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5 Fascinating Facts About Macy's July Fourth Fireworks

By Nicole Levy | July 1, 2016 2:37pm | Updated on July 4, 2016 4:53pm
 Fireworks light up the night sky during a Macy's Fourth of July Fireworks show
Fireworks light up the night sky during a Macy's Fourth of July Fireworks show
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Macy's/Kent Miller Studios

Bursts of light in colors from lemon to lavender will illuminate the night sky over the East River Monday night as part of the Macy's Fourth of July Fireworks show.

With more than 56,000 shells set to launch from five barges, the 25-minute display kicking off at approximately 9:25 p.m. will be Macy's largest since its celebration of the new millennium in 2000, according to a press release. 

You can admire the fireworks from anywhere in Manhattan, Brooklyn or western Queens with a view of the sky above the East River, or from one of the public viewing areas designated by Macy's. 

Here's what we'll be keeping in mind while we watch them, after speaking to the event's executive producer, Amy Kule, about its evolution over the last 40 years and its 2016 incarnation:

The first-ever Macy's fireworks show lit up New York skies in 1958, but not on July Fourth.

The "pyrotechnic extravaganza" took place over the Hudson River on July 1 as a celebration of the department store's 100th anniversary since its founding. About a million people showed up to watch, police told the New York Times.

fireworks poster

Poster advertising the first-ever Macy's fireworks show (credit: Macy's)

That early antecedent was replaced by the show we know today in 1976: that year Macy's partnered with the Walt Disney Company to celebrate the nation's Bicentennial with a fireworks display that became an annual tradition.

Planning a Macy's fireworks show begins with the musical score. 

”The music," performed by the U.S. Air Force Band, "is the first thing we do," said Kule. "We pull together the soundtrack almost in January. And after the soundtrack is recorded and done, that’s when we really start working on the fireworks themselves.”

The pyrotechnics are choreographed to mirror the crests and troughs of the score, which this year includes songs like "Simple Gifts," "This Land is Your Land," and, at its climax, Jennifer Holliday's rendition of "America the Beautiful."

If you're watching the show live on Monday, you can tune in to the music on radio station 1010 WINS.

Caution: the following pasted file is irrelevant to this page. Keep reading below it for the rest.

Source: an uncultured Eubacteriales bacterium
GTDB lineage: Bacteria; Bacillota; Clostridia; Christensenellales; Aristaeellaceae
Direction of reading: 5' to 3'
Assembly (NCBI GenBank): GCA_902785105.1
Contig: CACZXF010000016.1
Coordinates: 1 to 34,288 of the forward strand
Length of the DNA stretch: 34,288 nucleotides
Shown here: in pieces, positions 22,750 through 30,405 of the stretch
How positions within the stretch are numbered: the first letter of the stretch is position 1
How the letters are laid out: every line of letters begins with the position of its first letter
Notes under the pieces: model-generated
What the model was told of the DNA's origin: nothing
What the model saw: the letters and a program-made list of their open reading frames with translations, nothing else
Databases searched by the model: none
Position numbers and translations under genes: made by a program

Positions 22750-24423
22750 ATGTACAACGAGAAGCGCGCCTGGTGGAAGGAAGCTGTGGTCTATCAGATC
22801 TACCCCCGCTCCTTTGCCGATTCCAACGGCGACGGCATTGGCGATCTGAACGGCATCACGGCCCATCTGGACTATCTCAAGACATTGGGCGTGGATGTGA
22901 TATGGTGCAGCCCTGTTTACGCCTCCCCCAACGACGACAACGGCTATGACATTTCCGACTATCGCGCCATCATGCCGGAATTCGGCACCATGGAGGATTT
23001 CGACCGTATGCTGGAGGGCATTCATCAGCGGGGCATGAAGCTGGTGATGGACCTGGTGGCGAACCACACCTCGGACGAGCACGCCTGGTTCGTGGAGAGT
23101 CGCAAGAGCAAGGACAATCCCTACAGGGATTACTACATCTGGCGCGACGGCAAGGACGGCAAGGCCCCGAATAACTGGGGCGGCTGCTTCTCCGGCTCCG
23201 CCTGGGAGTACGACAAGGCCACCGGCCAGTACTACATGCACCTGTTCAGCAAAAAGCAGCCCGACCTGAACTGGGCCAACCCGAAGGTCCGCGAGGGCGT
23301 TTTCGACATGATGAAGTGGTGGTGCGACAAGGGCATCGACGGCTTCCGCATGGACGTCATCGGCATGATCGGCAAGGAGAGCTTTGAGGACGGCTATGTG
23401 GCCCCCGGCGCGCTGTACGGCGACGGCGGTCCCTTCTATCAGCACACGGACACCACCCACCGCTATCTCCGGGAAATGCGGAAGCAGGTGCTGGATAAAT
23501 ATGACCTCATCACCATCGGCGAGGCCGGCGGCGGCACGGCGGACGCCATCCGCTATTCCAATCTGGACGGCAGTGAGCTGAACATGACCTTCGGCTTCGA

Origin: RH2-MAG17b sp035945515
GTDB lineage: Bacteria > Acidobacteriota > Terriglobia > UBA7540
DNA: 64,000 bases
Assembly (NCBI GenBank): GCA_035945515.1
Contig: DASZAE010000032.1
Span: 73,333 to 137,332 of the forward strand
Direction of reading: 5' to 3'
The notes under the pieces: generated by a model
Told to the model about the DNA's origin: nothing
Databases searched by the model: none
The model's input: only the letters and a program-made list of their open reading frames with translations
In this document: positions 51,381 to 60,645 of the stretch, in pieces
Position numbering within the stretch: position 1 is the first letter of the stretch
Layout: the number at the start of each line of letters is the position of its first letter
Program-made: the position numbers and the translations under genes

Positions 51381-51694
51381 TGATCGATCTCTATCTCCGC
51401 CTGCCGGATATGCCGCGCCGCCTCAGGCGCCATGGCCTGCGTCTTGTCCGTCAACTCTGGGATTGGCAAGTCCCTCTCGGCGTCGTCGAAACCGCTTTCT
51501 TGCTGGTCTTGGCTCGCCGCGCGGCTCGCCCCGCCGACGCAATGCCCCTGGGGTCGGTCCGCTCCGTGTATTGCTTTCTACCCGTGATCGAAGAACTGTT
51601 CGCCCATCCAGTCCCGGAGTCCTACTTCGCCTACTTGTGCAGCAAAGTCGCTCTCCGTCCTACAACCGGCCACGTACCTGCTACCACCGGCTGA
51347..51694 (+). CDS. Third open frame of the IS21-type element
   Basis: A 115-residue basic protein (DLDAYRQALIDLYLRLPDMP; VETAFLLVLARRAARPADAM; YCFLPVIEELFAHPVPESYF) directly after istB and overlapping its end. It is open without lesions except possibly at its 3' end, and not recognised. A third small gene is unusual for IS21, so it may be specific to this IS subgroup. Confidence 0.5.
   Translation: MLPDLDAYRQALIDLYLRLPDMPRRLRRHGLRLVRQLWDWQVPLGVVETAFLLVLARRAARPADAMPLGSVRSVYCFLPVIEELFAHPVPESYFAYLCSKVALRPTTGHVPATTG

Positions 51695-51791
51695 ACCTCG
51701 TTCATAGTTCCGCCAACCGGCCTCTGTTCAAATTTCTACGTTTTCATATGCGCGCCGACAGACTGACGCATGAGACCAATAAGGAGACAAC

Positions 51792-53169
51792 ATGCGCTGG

The Macy's show may be run by computers these days, but there's still a lot of human labor involved.

Gone are the days when fireworks were manually fired from the barges by a person with a metal rod, but the on-board preparation of shells and firing mortars still takes up to 12 days, Kule said.

“We have 50 pyrotechnicians on the barges that are hand-loading each one of the shells into the mortars and then hand-wiring those shells into the computer," which is located at a command center in Long Island City.

Altogether, it takes 50 miles of cabling and 1,600 lines of computer programmed cues to prepare the synchronized launch of about 2,200 shells per minute.

The shells, which come from all over the world, vary in colors, size and effect.

Macy's shops for shells in the U.S., Mexico and Asia. 

This year's shells come in 22 different colors and sizes from one to 10 inches.

"They each have different technical aspects: some are waterfalls, some sparkle, some just burst into the biggest fireworks that you could possibly imagine and seem to cover the total sky," Kule said.

Those effects go by all kinds of evocative names in Macy's written preview — "blooming strobing rings," "screaming wizards," "swirling farfalles," "palm tree bouquets" — but Kule compares them to the names giving to nail polish colors: "They’re really descriptive, but don’t tell you much about the firework itself.” 

Some new pyrotechnic effects will be making their Macy's debut on Monday.

With more than 56,000 shells set to explode during this year's show, there's plenty of room for experimentation. 

"Everybody always writes and says they love the smiley faces ... so this year, we decided to take it a step farther, and take these smiley faces and make them blink," Kule said.

"And to top things off, we’re going to do a little bit of skywriting with pyrotechnics: the letters U.S.A. will be displayed in the sky this year.”